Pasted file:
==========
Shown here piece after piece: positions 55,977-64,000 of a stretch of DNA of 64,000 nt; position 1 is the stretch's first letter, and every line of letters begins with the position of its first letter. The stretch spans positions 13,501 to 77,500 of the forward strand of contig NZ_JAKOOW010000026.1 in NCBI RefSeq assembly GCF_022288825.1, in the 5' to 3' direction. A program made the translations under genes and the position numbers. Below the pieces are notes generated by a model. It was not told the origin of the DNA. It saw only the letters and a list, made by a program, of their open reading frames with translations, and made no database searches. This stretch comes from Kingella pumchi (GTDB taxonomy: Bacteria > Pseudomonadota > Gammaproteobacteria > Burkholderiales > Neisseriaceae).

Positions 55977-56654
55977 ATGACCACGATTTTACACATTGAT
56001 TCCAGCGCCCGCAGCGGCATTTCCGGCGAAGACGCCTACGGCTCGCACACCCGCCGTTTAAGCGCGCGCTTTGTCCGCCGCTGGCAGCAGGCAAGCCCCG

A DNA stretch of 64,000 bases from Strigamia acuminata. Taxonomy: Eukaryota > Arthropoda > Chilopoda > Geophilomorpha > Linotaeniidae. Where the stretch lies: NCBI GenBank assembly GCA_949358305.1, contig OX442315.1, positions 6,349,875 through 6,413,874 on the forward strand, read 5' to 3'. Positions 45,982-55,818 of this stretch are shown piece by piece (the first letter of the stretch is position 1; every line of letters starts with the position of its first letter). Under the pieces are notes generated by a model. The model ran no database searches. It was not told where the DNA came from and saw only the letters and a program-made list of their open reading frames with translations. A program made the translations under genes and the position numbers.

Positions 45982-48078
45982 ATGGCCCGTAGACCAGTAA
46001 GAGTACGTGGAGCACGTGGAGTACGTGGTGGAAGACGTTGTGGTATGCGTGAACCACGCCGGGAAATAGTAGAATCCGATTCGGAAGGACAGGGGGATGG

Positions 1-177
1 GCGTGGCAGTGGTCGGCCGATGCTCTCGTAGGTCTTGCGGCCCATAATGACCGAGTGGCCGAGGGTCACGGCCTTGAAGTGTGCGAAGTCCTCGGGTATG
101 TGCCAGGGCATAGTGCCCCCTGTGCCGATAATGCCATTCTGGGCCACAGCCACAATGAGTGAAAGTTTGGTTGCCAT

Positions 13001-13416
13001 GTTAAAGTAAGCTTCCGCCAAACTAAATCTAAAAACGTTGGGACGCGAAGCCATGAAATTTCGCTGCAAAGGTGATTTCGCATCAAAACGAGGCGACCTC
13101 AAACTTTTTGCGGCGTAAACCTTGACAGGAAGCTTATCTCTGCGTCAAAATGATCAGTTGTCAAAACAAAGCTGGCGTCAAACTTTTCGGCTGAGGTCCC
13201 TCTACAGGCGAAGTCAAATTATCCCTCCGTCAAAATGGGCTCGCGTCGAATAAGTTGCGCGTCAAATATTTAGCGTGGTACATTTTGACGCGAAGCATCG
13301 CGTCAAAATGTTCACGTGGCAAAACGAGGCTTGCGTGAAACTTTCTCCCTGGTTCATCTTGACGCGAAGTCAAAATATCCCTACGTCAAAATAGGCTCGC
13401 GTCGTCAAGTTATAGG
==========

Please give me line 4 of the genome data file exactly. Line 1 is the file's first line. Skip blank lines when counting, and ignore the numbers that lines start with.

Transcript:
56001 TCCAGCGCCCGCAGCGGCATTTCCGGCGAAGACGCCTACGGCTCGCACACCCGCCGTTTAAGCGCGCGCTTTGTCCGCCGCTGGCAGCAGGCAAGCCCCG